So far June has been decidedly rosy! A minimum of at least 105 Rose-coloured Starlings have been reported to date, with no doubt more to come and others lurking undetected in non-birders' back gardens. In Lothian five were seen together at Gullane Point, and several other multiple sightings have occurred. For many local patch watchers there will probably never be a better time to see this species on 'your patch', so no doubt many of us are systematically checking every flock of Starlings that we come across in the hope of a "Pink Stinker". To put the invasion into context, there were just under 400 records between 1958 and 2000 and an average of around 20 records per year between 1990 and 2000. Last summer's influx was unprecedented at the time, but even this year has eclipsed that influx of around 60 birds between June and August.
Other rarities have been few and far between. A male Black-headed Bunting on the 19th was reported from Southport, a typical west coast record and the second record of the summer. Spotted Sandpipers have been extremely rare in the past couple of years with just two records, so a summer-plumaged bird from the 19th in Durham will have been a particularly welcome bonus for those travelling to see the Bee-eaters. A Broad-billed Sandpiper in Cleveland was only the fourth of the year, but lingered for two days to allow those interested the opportunity to see this striking wader. Continuing with waders, a Grey Phalarope provided a rare glimpse of a summer-plumaged bird with one in Essex, whilst a female Red-necked Phalarope in East Yorkshire was more in keeping with the date. It would not be summer without a few contentious wildfowl to look at and East Anglia has monopolised events yet again! A drake Surf Scoter off the Norfolk coast will have proved popular and clearly raises no questions about its origin, but a White-headed Duck in Norfolk will provoke the usual arguments for and against vagrancy for this globally threatened duck. The Bufflehead remains in Suffolk ensuring 'insurance' visits all round.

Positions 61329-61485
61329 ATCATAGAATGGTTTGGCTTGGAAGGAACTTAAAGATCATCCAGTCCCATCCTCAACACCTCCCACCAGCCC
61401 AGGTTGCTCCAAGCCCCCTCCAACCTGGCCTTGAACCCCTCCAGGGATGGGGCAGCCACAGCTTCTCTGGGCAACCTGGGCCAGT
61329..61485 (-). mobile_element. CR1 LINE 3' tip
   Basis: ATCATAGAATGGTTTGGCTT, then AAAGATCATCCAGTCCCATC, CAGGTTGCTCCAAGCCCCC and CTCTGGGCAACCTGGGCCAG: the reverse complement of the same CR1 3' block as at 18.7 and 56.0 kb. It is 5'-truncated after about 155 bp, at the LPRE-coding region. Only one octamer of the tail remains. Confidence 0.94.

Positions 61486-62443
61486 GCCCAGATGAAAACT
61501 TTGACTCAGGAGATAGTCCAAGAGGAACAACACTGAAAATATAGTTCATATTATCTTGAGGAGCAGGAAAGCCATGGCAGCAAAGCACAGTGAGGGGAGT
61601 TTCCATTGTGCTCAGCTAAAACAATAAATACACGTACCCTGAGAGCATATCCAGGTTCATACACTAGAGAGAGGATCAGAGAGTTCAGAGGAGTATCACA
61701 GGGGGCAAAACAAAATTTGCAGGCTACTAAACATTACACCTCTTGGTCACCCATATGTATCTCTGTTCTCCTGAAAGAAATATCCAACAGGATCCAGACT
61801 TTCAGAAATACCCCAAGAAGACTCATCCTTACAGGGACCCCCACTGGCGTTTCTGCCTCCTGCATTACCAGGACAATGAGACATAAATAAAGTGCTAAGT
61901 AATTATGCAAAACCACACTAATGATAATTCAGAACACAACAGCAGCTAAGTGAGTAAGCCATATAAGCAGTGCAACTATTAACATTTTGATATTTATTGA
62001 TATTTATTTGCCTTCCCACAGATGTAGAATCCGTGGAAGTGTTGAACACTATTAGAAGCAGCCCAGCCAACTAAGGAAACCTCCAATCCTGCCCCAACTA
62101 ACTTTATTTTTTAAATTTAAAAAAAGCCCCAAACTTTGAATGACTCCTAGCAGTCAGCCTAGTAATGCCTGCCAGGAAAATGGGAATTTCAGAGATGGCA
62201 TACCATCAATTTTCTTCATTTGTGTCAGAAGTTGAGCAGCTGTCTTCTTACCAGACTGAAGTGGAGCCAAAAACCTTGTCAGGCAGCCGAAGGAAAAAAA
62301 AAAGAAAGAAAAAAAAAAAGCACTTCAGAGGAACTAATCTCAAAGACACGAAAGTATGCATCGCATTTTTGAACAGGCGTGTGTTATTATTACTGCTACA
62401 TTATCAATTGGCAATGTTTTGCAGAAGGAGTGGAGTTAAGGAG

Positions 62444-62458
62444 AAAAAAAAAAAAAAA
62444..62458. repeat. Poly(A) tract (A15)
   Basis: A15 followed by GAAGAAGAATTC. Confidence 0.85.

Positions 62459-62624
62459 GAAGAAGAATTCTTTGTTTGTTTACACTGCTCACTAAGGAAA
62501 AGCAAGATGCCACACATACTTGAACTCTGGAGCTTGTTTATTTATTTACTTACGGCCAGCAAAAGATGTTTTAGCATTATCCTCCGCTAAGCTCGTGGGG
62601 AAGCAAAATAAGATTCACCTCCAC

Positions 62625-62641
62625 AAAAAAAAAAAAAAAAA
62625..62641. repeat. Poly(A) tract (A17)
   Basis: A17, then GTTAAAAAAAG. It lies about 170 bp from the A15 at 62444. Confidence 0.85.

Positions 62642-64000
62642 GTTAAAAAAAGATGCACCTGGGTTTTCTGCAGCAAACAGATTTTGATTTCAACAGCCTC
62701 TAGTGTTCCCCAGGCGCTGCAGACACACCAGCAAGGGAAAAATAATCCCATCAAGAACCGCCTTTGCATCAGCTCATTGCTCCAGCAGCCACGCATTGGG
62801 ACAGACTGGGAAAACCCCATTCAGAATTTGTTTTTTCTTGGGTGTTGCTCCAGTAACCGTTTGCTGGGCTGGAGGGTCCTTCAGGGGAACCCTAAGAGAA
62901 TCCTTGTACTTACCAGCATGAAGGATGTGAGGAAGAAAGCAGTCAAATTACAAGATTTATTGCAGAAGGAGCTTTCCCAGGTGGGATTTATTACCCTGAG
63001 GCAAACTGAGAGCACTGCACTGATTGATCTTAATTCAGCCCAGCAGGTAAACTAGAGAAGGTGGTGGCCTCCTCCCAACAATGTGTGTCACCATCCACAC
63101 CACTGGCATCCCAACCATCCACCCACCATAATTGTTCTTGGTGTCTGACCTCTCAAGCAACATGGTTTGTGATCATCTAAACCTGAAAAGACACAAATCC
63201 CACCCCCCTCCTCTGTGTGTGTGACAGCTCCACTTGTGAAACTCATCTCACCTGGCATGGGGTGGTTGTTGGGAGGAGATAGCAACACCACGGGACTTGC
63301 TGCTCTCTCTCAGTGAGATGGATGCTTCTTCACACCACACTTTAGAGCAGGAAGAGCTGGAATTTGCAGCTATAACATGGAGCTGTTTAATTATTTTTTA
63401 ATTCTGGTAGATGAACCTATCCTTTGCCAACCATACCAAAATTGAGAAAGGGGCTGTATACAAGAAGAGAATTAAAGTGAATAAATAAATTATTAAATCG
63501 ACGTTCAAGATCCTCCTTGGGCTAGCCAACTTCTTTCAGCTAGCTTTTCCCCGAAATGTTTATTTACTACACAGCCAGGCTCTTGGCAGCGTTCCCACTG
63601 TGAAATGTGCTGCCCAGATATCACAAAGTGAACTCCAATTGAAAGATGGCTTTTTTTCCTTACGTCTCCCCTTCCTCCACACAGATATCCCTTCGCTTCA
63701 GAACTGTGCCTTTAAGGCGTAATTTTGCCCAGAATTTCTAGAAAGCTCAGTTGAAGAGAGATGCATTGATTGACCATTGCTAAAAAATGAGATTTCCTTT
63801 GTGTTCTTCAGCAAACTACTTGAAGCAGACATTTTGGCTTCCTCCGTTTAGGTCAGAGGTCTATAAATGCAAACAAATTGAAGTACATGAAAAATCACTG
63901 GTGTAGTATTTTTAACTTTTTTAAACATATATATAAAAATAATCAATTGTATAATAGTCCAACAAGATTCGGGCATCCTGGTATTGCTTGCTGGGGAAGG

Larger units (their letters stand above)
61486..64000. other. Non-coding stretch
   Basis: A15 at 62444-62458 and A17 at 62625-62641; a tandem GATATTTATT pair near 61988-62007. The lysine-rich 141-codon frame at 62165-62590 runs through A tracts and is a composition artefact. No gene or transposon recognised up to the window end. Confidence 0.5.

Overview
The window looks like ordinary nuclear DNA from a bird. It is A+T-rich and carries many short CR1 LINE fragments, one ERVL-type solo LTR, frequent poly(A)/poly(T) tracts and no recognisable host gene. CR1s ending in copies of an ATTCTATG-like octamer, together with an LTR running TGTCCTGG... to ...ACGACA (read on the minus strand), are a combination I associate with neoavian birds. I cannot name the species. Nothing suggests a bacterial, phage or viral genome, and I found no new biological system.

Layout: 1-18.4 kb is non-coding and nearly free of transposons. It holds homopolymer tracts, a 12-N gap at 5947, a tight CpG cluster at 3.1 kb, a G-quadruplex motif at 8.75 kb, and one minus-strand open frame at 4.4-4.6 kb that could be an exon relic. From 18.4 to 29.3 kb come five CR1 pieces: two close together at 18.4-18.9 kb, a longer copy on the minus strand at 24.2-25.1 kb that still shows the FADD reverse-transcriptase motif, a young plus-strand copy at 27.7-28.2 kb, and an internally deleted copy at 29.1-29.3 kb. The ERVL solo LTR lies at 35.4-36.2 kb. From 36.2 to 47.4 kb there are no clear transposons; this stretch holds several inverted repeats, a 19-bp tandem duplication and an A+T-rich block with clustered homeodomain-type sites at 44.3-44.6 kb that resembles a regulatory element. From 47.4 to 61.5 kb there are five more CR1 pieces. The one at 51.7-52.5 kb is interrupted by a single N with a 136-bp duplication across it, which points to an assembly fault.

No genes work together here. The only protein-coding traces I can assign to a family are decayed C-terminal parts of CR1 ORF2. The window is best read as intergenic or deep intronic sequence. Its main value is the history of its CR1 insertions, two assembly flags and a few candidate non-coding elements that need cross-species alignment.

More interesting for most of us will have been the superbly showy 1st-summer female Red-footed Falcon in Notts, allowing many their best ever views of this beautiful falcon. Likewise, an Alpine Swift in Dorset lingered long enough, for a change, to allow people to travel and see this dashing swift. A splash of the exotic was added by several brief Bee-eaters, with four together in Cornwall and two still in Durham. This theme also applied to a Woodchat Shrike on the Isle of Wight and two Golden Orioles on the south coast. More subtle was the second reeling Savi's Warbler of the spring, this time a bird at Dungeness RSPB reserve in Kent. A Gull-billed Tern in Lincolnshire would have proved popular had it lingered, and of several Purple Herons reported, only one at Minsmere chose to reveal itself on more than one occasion. Not surprisingly spring migrants were in short supply, with just three Marsh Warblers and a Red-backed Shrike in Shetland and the Wryneck still on St. Mary's. The male Common Rosefinch well inland in North Yorkshire was surprisingly the only one to be reported.
Finally, given that a proportion of Rose-coloured Starlings, plus the Common Rosefinch in North Yorkshire, have been turning up in private gardens please show some consideration for the local residents if you travel to see these birds. Last week we were called by a lady in Runswick Bay (North Yorkshire), who excitedly told us that she had a superb Rose-coloured Starling in her garden. She said that she was quite happy for people to come and see the bird, as she wanted to share this fantastic bird with as many people as possible. She asked that if they did so, they might make a small donation to the building of a bus shelter in the coastal village, a cause for which she has been fundraising for quite some time. The bird stayed for several days and the lady in question allowed a large number of birders into her garden, often at great inconvenience to herself. She even made coffees and baked cakes to cater for those enjoying 'her' bird. Sadly, the donations amounted to a paltry £16.50, £5 of which was given by one observer. Many birders refused to make a donation and the lady in question was left with trampled flowers and several rude visitors to her garden. She has vowed never to tell anyone again of any unusual birds in her garden and her impression of birdwatchers is now tarnished for ever. So, please try and remember to treat people with the manners and respect that you would expect if it were your garden. Also, if you are prepared to spend £10, £20, £30 on petrol, it is surely not too much to drop a few pounds into a donation bucket. Think what your neighbours would think of you if they had people snooping around their garden, blocking their drives and interrupting their daily lives and think how you would feel if you found someone snooping around in your garden at 3:30 in the morning (as happened elsewhere)! The next rarity in someone's garden might be much, much rarer than a Rosy Starling and it will be to everyone's loss if the householder does not wish news to be released because of the attitude of a selfish minority.